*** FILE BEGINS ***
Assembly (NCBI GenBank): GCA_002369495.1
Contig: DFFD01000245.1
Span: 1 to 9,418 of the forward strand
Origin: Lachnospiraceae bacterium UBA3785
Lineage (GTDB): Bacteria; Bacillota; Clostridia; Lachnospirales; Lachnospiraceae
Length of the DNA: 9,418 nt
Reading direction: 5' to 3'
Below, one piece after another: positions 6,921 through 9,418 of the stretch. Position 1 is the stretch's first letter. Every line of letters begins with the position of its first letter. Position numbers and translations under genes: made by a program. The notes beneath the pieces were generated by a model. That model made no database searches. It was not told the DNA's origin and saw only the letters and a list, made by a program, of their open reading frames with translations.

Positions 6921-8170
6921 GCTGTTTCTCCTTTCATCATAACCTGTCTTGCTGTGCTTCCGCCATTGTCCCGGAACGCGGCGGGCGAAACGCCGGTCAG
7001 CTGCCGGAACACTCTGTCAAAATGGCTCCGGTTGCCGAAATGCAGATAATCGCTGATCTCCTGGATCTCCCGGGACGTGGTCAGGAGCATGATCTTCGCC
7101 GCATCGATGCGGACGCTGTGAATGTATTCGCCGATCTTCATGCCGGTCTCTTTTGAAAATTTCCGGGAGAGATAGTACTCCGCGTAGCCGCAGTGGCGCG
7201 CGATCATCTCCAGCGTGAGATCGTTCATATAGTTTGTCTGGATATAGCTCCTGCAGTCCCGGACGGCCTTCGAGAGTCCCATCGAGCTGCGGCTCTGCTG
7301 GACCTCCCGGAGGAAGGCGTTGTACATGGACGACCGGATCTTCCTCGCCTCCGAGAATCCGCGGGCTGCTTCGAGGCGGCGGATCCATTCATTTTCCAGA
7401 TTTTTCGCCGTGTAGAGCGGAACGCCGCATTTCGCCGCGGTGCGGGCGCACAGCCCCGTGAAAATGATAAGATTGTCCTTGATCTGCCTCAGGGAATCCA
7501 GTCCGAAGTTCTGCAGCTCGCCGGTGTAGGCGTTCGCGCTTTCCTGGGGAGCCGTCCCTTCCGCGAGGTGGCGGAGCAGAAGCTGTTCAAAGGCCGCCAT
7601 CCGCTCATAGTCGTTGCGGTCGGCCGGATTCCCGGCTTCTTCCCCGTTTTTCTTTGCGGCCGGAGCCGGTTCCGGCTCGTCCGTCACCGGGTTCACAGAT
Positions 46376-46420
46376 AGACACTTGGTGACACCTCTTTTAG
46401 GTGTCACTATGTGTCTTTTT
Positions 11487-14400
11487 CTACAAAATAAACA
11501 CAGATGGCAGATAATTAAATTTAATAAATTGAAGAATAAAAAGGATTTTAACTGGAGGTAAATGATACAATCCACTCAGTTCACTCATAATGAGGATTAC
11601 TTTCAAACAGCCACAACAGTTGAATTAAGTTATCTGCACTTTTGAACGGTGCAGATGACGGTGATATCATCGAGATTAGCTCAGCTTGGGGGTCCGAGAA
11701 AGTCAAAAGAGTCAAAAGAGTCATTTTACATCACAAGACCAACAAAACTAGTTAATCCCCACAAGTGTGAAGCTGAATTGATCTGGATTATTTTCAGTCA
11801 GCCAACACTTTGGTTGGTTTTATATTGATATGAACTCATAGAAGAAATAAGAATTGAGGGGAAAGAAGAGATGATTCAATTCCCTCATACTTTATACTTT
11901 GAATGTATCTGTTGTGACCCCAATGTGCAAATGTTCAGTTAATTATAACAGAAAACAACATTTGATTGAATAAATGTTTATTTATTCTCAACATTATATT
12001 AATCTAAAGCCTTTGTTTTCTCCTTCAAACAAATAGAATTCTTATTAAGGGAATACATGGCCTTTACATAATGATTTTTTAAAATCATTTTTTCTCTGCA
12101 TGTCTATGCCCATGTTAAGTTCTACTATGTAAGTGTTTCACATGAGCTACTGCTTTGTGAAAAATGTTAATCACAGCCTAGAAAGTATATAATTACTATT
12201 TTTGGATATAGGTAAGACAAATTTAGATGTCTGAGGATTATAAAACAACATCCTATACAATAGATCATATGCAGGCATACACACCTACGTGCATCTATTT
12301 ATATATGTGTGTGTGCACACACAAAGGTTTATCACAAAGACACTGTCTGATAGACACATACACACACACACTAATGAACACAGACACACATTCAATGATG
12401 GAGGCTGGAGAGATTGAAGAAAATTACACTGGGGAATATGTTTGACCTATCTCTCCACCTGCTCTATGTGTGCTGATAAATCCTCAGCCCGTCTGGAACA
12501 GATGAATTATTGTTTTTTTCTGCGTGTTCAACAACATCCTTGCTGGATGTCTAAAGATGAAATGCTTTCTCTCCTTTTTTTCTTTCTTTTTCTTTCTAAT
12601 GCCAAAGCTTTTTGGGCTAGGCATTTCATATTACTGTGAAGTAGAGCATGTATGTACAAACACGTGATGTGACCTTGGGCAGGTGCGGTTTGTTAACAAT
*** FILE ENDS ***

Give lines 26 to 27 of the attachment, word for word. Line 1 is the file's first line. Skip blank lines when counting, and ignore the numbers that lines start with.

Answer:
11801 GCCAACACTTTGGTTGGTTTTATATTGATATGAACTCATAGAAGAAATAAGAATTGAGGGGAAAGAAGAGATGATTCAATTCCCTCATACTTTATACTTT
11901 GAATGTATCTGTTGTGACCCCAATGTGCAAATGTTCAGTTAATTATAACAGAAAACAACATTTGATTGAATAAATGTTTATTTATTCTCAACATTATATT